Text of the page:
Riga confirmed the actual situation of Damien Inglis who is one of the most versatile and talented players of his generation. Gifted with a superb body that however is less and less standing out compared to the other players, Inglis can dominate a game in every aspect. Capable of scoring on the drive and especially in the paint, the French forward was the main offensive threat of his team despite being again streaky from outside. The shooting touch from the three-point territory is the part of the game that Inglis needs to work the most as he is often hard to stop when he puts the ball on the floor and he has that kind of court vision that he can find the open players on the help.
The Belgrade NIJT remains a bit his business card tournament as he showed there what he is capable of when he plays at his best level. Unfortunately, he could not repeat these performances in the NIJT Finals or in Riga. He will make the step to the French Pro A next season and it will be interesting to follow what he is able to do in that kind of environment. Inglis is an NBA prospect because of his overal package but he needs to show that he can develop shooting skills to become a regular threat around the three-point line.
Stats: 11.8ppg (54.1% 2FGs – 19.4% 3FGs), 7.4rpg, 3.9apg
Marc Garcia – 1m96 – SF/SG – 1996 – Spain
The Spanish shooting specialist had not his best shooting days in Latvia as he coud only connect 20% from behind the arc. But he has one of the most fluid shots of his generation and can be a deadly threat especially from the corners. As his shots were not falling, Garcia tried to attack the basket more and he was doing this quite well with either hand. His great size for a SG future helped him to be effective when trying to score in the paint on the drive as his arsenal of fakes and danger from behind the arc gave him a good number of opportunities to beat his man on the dribble. One year younger than the competition, Garcia will be a player to follow over the next years and he should be the main Spanish scoring threat next summer with the U18 team.
Stats: 7.2ppg (45.2% 2FGs – 20.6% 3FGs), 1.9rpg
Domagoj Bosnjak – 1m97 – SF/SG – 1995 – Croatia
Surprisingly voted into the All-Tournament Team, the Croatian forward was doing well because of a variety in his offensive game. Capable of scoring both inside and outside, Bosnjak likes to attack the glass really hard with his good footwork and long strong steps. He can finish in the paint as he is capable of generating the contact with the defender and protect the ball well when trying to lay it in. His shot is fluid and regular and he can create it also out of the dribble, especially from mid-range. Ferocious rebounder for his size, Bosnjak is the perfect team player who will certainly never be a great scorer but he will do whatever it takes to make his team better. Additionally, he likes the clutch moments where he continues to play well and make the shots that he gets.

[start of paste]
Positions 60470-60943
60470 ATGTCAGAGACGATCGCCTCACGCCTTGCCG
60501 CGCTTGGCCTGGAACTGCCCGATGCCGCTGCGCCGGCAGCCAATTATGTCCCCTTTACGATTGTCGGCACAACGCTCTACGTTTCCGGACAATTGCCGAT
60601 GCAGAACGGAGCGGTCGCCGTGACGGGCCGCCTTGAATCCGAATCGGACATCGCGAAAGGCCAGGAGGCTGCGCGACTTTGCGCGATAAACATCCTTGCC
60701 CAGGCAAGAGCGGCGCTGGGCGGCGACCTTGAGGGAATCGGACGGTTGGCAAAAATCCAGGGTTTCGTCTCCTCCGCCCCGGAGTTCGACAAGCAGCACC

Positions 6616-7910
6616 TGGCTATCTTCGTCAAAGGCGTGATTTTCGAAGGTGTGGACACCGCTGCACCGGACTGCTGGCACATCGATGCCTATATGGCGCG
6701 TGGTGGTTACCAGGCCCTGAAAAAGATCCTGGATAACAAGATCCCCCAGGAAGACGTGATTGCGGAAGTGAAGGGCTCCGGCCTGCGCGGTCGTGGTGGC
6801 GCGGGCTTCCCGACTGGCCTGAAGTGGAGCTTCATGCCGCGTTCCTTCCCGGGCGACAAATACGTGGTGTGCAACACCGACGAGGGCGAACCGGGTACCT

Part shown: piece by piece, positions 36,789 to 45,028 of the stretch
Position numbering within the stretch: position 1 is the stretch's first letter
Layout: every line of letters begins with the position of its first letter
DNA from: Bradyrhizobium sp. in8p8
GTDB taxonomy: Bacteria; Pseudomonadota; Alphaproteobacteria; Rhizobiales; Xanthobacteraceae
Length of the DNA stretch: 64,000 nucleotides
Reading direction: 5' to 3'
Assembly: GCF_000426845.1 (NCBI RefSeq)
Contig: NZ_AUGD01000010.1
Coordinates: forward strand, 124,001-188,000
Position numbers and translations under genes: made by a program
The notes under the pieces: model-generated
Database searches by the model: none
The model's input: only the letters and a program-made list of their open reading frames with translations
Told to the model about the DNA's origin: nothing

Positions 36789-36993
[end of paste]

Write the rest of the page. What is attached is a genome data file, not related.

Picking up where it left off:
Stats: 9.6ppg (50.0% 2FGs – 37.0% 3FGs), 5.8rpg, 1.7apg
Lovro Mazalin – 2m03 – SF – 1997 – Croatia
Lovro Mazalin showed his superb skill set in Riga which makes him one of the most talented players overall born in 1997. Quite mature physically, Mazalin could play on this level without any problem and was a major reason why Croatia went to the Final. The left handed wing player is excelling in the mid range territory where he can create his shot but also attack the basket strongly. Gifted with good footwork and a nice wingspan, Mazalin knows how to score from close where he has however a clear preference for his better left hand. However, he can make the drives from the right side as well.
Forcing it a bit too much on occasions, Mazalin is not a bad passer and can push the ball in transition to find his team mates running the lane. He has interesting ball handling for his size and he is capable of creating his own shot by using the step back for example. So far, he is not really effective yet from behind the arc and the long range shot is not a major part of his offensive arsenal. But with his shooting technique, it should only be a question of time until he can be a serious threat from the three-point territory. Physically, Mazalin will probably not grow that much anymore which gives him already now the perfect size for playing Small Forward and being present at the U18 level was a good choice. He needs to work on his decision making in a next step and he can develop into one of the best prospects in Europe overall.
Stats: 10.4ppg (46.8% 2FGs – 25.0% 3FGs), 5.7rpg, 1.3apg